Verbal Behavior and Learning: Problems and Processes: Proceedings

By Charles N. Cofer; Barbara S. Musgrave | Go to book overview
Skinner B. F. ( 1957) Verbal behavior. New York: Appleton-Century-Crofts.
Smart W. K. (originally published 1925) English review grammar. (4th ed., 1957) New York: Appleton-Century-Crofts.
Smith M. E. ( 1933) Grammatical errors in the speech of preschool children. Child Developm., 4, 182-190.
Stutsman R. ( 1926) Performance tests for pre-school age. Genet. Psychol. Monogr., I, 1-67.
Yngve V. ( 1961) Random generation of English sentences. Memo 1961-4. Mechanical Translation Group, Center for Communication Sciences, Research Laboratory of Electronics, M.I.T., Cambridge, Mass.

COMMENTS ON THE PAPER BY BROWN AND FRASER
Charles N. Cofer NEW YORK UNIVERSITYIn commenting on Brown and Fraser's paper, the first thing I want to say is that their material bears very directly on one of the central issues argued during the first conference. This was a complex issue, and I will try to formulate its several aspects before going on to sketch the relations to it of the observations reported by Brown and Fraser.The issue was discussed at several points in the first conference, but it arose with its greatest force in conjunction with the discussion of Goss's paper ( 1961). In this paper, Goss applied his analysis of the acquisition and use of conceptual schemes to a child's act of writing something and suggested that verbal mediating responses might govern the form and the inflection of the sequence of words the child writes. For example, the child might say to himself, Goss suggested, that a sentence should have a subject, verb, object, preposition, object (or noun, verb, noun, preposition, noun) and use this scheme as he constructs the sentence, checking back against the scheme after the sentence is completed. There were several lines of attack on this notion:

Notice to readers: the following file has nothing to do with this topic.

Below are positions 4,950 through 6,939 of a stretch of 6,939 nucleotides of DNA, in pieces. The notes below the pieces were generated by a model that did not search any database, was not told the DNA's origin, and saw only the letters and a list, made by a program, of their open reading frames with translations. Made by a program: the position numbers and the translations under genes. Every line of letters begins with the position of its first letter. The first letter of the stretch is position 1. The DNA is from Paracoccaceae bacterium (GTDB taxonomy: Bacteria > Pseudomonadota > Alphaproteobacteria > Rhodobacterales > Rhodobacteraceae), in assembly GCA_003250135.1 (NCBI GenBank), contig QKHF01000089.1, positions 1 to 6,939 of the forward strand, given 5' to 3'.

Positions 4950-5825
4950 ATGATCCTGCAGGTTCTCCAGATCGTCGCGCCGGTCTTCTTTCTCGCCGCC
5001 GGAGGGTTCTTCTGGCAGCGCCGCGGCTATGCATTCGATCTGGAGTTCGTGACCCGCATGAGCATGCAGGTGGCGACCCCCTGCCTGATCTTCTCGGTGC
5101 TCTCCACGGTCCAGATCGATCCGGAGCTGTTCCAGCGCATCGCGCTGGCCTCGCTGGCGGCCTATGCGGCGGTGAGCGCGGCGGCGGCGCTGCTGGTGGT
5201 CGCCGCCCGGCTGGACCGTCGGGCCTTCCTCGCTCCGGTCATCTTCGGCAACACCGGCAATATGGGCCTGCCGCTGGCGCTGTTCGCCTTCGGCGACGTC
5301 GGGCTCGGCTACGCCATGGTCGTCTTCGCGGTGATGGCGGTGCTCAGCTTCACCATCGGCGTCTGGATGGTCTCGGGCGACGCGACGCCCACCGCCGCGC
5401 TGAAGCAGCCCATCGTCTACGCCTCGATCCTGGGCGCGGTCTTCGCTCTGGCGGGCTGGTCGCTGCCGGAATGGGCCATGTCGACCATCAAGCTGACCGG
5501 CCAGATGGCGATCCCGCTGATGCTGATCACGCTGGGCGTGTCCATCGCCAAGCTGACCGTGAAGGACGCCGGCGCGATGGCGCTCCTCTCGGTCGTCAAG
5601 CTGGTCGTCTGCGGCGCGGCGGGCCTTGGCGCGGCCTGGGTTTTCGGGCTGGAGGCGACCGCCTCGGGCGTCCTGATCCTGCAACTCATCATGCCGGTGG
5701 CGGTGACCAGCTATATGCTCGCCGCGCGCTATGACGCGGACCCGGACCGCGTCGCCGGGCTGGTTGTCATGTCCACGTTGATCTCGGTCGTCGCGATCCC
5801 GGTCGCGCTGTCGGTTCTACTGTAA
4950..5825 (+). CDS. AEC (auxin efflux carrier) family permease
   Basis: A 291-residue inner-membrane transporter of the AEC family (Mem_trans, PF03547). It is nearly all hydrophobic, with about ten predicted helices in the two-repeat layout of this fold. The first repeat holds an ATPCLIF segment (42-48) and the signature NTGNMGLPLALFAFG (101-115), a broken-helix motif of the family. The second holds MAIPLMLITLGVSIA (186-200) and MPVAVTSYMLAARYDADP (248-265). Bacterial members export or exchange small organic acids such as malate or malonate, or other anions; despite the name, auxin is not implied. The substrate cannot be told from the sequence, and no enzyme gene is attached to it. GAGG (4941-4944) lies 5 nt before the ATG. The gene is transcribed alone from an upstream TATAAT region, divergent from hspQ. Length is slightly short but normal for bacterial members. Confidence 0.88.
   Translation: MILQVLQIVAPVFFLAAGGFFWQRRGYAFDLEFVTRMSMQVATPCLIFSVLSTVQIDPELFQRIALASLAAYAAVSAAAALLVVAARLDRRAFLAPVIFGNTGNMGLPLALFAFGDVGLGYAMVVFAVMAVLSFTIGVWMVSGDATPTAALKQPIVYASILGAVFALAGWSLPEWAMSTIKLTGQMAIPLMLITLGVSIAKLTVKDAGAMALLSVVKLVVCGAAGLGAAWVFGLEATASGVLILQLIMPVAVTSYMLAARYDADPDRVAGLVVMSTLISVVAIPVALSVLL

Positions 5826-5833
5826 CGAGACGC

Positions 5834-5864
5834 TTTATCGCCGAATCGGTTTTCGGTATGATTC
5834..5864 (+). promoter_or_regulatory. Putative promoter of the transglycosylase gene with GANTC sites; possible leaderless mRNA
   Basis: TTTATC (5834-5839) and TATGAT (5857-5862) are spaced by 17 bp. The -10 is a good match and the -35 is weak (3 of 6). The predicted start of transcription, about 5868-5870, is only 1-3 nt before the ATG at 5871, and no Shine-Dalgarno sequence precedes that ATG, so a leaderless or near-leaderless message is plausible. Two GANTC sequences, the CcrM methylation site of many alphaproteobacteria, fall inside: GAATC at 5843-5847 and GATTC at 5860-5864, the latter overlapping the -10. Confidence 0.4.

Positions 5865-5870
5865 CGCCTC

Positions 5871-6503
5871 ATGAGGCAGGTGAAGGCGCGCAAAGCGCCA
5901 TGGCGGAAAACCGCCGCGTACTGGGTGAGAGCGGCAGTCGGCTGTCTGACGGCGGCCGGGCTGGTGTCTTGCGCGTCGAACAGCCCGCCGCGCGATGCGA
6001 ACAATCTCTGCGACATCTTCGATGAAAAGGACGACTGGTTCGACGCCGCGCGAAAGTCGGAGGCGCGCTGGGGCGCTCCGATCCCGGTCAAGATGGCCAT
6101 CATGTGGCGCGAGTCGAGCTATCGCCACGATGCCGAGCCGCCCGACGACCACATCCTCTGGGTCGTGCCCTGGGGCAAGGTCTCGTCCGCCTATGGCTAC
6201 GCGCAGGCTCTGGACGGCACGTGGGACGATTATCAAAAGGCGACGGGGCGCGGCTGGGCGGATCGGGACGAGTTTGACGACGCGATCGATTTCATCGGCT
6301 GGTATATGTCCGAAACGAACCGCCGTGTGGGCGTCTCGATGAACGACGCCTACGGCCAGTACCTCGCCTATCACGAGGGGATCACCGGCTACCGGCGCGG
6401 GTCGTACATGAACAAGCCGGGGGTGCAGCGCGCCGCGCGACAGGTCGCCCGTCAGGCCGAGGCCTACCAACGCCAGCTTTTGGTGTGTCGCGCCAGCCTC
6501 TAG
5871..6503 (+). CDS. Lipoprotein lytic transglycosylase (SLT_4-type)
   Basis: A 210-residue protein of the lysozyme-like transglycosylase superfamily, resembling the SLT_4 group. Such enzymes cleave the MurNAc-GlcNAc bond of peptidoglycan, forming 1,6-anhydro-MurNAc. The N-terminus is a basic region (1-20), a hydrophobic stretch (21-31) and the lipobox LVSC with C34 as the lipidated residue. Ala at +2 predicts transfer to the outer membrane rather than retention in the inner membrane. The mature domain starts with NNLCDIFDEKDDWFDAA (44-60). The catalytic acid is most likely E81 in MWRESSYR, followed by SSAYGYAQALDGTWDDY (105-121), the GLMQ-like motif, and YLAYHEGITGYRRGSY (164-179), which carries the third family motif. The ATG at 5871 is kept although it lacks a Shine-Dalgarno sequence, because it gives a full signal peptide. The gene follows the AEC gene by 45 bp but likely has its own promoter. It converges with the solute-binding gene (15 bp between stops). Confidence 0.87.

a. One indicated that verbal labeling of this sort probably occurs but seldom, and in many cases, cannot occur because labels or rules cannot be formulated by the child or by adults that govern their choices.
b. It was further stressed, however, that choices of inflected forms are often correct, despite the absence of such verbalized knowledge and despite the novelty of the words that are so inflected.
c. The rapidity with which the inflected words can be transferred correctly to other linguistic environments requiring different inflections, occurring in many instances after a single experience, makes the applicability of simple principles of word association and of associative learning dubious.

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Verbal Behavior and Learning: Problems and Processes: Proceedings
Table of contents

Table of contents

  • Title Page v
  • Preface vii
  • Contents ix
  • Chapter 1 - Introduction and Summary 1
  • Chapter 2 - An Analysis of The Recognition Process 10
  • Comments on Professor Murdock's Paper 21
  • Chapter 3 - Stimulus Selection In Verbal Learning 33
  • References 48
  • References 48
  • References 67
  • Chapter 4 - Meaningfulness and Familiarity 76
  • Comments on Professor Noble's Paper 115
  • References 151
  • Chapter 5 - The Acquisition of Syntax 158
  • References 194
  • References 197
  • References 201
  • Chapter 6 - Mediated Associations: Paradigms and Situations 210
  • References 240
  • Comments on Professor Jenkins's Paper 242
  • References 245
  • References 252
  • Chapter 7 - Purpose and the Problem Of Associative Selectivity 258
  • References 289
  • Chapter 8 - One-Trial Learning 295
  • References 319
  • Comments on Professor Postman's Paper 320
  • References 328
  • Brief Notes on the Epam Theory Of Verbal Learning 332
  • References 333
  • Chapter 9 - Immediate Memory: Data and Theory 336
  • Comments on Professor Peterson's Paper 351
  • References 353
  • Chapter 10 - Summary and Evaluation 374
  • Index 383
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